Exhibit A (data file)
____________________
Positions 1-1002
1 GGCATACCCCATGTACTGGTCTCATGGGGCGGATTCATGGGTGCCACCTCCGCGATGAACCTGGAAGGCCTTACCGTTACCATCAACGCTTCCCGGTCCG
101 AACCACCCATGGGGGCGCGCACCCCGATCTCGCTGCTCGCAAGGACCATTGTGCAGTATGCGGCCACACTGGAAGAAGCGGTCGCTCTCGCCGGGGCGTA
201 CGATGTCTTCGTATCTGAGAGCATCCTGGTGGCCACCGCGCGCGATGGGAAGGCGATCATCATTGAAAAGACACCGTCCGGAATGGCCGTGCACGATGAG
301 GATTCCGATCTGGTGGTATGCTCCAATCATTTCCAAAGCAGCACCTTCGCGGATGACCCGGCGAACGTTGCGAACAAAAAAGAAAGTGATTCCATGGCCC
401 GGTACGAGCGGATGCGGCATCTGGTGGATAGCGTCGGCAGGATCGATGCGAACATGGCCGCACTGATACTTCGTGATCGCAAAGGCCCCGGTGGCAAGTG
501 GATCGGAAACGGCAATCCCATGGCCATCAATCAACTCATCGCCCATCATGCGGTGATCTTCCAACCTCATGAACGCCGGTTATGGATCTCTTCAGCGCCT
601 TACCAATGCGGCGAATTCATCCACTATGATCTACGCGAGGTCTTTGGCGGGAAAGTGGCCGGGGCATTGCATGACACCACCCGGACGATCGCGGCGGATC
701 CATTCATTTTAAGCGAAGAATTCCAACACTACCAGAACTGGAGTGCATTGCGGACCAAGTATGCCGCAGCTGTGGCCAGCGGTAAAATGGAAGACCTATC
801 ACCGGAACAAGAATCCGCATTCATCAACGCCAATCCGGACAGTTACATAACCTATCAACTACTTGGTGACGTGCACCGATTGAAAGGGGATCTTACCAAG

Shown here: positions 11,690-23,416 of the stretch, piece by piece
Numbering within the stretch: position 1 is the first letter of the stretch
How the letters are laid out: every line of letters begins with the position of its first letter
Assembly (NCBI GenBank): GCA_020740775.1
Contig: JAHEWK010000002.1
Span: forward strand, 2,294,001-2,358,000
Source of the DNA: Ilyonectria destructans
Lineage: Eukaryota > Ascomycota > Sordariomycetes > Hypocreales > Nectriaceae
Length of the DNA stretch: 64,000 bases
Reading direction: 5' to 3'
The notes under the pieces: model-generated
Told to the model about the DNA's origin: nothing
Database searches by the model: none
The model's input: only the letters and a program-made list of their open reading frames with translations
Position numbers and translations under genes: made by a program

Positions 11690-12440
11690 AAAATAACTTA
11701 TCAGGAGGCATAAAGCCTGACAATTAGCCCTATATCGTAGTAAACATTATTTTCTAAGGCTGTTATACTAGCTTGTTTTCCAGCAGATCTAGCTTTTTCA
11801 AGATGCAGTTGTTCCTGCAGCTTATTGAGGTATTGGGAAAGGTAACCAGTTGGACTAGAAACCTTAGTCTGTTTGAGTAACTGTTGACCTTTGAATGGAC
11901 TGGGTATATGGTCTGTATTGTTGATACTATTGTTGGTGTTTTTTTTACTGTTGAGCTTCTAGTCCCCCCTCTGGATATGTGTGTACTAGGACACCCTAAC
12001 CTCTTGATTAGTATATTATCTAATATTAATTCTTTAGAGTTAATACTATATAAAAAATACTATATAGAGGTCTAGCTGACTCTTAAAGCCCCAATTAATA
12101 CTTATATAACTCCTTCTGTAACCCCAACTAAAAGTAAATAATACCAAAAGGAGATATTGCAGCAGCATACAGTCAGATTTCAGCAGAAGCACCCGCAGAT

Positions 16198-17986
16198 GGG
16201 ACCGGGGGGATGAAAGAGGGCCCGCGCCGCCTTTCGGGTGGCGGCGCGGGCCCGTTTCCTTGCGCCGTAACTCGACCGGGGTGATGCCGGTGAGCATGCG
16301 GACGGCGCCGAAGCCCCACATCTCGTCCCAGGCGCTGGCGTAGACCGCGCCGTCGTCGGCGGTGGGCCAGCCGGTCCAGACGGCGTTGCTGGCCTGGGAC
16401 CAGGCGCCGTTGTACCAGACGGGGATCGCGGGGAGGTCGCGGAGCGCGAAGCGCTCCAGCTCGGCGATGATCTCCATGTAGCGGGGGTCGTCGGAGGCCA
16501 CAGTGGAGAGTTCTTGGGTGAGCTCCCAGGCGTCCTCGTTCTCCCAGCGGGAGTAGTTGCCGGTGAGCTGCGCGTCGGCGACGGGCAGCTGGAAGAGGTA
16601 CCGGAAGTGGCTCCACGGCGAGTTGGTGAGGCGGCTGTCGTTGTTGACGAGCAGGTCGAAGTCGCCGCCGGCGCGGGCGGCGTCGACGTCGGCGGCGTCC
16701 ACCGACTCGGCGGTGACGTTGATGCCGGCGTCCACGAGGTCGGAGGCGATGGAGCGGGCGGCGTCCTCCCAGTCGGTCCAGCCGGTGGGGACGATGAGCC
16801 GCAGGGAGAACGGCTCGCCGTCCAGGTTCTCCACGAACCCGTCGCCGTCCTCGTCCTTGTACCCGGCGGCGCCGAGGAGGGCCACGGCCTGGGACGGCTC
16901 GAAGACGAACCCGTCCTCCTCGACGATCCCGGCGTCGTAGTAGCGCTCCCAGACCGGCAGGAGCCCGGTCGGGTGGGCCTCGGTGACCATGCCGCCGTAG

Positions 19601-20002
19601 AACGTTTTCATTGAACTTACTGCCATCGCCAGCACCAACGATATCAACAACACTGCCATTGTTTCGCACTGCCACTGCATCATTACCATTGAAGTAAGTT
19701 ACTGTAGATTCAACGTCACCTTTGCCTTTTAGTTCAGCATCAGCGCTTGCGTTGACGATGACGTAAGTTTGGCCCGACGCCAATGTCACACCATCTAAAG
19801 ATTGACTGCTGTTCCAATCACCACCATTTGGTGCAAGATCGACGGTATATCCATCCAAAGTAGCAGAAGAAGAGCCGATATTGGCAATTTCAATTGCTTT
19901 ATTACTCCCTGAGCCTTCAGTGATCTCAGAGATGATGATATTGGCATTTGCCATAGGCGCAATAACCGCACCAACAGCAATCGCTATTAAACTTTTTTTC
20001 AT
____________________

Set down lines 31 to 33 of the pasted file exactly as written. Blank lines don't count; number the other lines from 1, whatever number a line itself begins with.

12001 CTCTTGATTAGTATATTATCTAATATTAATTCTTTAGAGTTAATACTATATAAAAAATACTATATAGAGGTCTAGCTGACTCTTAAAGCCCCAATTAATA
12101 CTTATATAACTCCTTCTGTAACCCCAACTAAAAGTAAATAATACCAAAAGGAGATATTGCAGCAGCATACAGTCAGATTTCAGCAGAAGCACCCGCAGAT

Positions 16198-17986